An additional area of disturbed weather near the Yucatan peninsula of Mexico is also expected to be able to strengthen into at least a tropical depression this week. Hurricane hunter aircraft were expected to investigate the system Monday afternoon.
While the Gulf storm remains disorganized, forecasters say it will likely become better formed over the next two days and warned residents in the Florida Panhandle and Texas coast to be prepared for possible advisories. The National Hurricane Center is now forecasting a 40 percent chance of this low-pressure system becoming a tropical cyclone over the next two days and a 60 percent chance over the next five days.
A track to our east would mean little rainfall here but anything to our west would put us on the wetter side of the system.
The storm system is not yet organized enough for the NHC to declare it a tropical storm though its maximum sustained winds reach tropical storm strength of 39 miles per hour or greater.
A lopsided disturbance in the southern Gulf of Mexico is on the verge of becoming a tropical system in the next 24-48 hours. It is still too early to say with any certainty, whether there would be any impacts on land.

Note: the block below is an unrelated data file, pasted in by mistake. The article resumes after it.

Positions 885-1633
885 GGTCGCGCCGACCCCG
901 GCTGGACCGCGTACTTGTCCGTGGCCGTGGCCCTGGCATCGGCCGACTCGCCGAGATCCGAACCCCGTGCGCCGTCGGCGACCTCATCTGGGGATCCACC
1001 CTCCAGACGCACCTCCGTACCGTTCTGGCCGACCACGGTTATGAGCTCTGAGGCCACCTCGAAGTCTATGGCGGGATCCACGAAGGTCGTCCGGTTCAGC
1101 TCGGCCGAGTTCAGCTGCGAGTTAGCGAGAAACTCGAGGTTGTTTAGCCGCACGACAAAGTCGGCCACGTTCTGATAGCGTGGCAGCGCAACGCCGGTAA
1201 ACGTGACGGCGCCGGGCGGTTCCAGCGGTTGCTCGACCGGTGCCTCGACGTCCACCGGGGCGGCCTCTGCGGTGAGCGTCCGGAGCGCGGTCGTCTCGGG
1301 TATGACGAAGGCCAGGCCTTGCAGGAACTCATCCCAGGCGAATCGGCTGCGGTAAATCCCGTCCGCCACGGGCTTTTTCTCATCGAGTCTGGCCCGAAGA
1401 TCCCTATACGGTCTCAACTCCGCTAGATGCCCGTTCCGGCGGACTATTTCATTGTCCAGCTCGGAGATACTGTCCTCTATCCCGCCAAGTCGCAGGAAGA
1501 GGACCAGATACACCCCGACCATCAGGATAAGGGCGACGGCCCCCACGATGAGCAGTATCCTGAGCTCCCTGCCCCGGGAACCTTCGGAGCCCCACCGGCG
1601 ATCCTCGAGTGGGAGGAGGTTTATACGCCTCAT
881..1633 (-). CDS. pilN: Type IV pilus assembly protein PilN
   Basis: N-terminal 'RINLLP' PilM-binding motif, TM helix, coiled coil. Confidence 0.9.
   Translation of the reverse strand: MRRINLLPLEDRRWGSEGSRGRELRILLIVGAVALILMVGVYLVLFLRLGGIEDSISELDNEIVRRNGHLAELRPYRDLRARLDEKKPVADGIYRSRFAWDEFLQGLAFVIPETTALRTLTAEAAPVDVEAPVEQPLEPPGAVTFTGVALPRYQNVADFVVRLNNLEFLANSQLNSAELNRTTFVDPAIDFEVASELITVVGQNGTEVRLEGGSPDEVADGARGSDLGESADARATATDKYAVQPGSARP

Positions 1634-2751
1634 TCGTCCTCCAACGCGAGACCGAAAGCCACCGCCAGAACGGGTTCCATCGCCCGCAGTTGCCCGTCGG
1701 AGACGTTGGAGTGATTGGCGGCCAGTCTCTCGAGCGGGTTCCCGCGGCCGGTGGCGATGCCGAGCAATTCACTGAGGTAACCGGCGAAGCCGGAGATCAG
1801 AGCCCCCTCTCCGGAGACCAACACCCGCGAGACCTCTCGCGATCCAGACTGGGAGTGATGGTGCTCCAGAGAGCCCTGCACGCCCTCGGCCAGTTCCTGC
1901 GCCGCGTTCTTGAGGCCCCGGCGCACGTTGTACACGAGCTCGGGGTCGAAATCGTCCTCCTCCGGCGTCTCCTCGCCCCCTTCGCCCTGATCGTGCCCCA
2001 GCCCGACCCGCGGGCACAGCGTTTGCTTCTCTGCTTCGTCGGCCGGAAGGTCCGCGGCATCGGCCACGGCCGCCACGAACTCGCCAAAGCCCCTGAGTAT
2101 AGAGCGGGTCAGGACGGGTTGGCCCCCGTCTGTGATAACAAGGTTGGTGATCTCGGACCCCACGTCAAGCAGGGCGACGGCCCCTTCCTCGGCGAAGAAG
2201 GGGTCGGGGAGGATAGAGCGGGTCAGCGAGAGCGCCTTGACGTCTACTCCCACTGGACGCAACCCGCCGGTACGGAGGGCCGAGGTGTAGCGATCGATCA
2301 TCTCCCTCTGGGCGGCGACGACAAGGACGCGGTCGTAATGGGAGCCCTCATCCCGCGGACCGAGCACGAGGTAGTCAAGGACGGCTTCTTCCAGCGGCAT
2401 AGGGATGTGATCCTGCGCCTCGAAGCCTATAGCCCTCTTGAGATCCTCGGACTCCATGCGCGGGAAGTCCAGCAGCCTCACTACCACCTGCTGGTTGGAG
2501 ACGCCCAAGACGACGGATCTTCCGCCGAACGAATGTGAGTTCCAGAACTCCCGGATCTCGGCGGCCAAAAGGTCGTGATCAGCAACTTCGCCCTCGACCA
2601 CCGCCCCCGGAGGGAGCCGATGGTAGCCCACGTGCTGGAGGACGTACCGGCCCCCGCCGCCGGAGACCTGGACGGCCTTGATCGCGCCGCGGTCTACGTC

Computer forecast models take the system northward, but from there it's highly uncertain.
Tropical storm warnings or watches are in effect for Trinidad, Tobago, Grenada, St. Vincent and the Grenadines.
KRIS 6 Weather is continuing to monitor the system, but at this time, it does not and is not expected to pose a threat to our area.
The tropical system is forecast to move through the Windward Islands and near the eastern coast of Venezuela Monday night and early Tuesday.
The storm should continue rather quickly to the west-northwest.
"Disturbance 2", farther out in the Atlantic, is already being upgraded to a potential tropical cyclone.
Maximum sustained winds are near 40mph (65kmph) with higher gusts.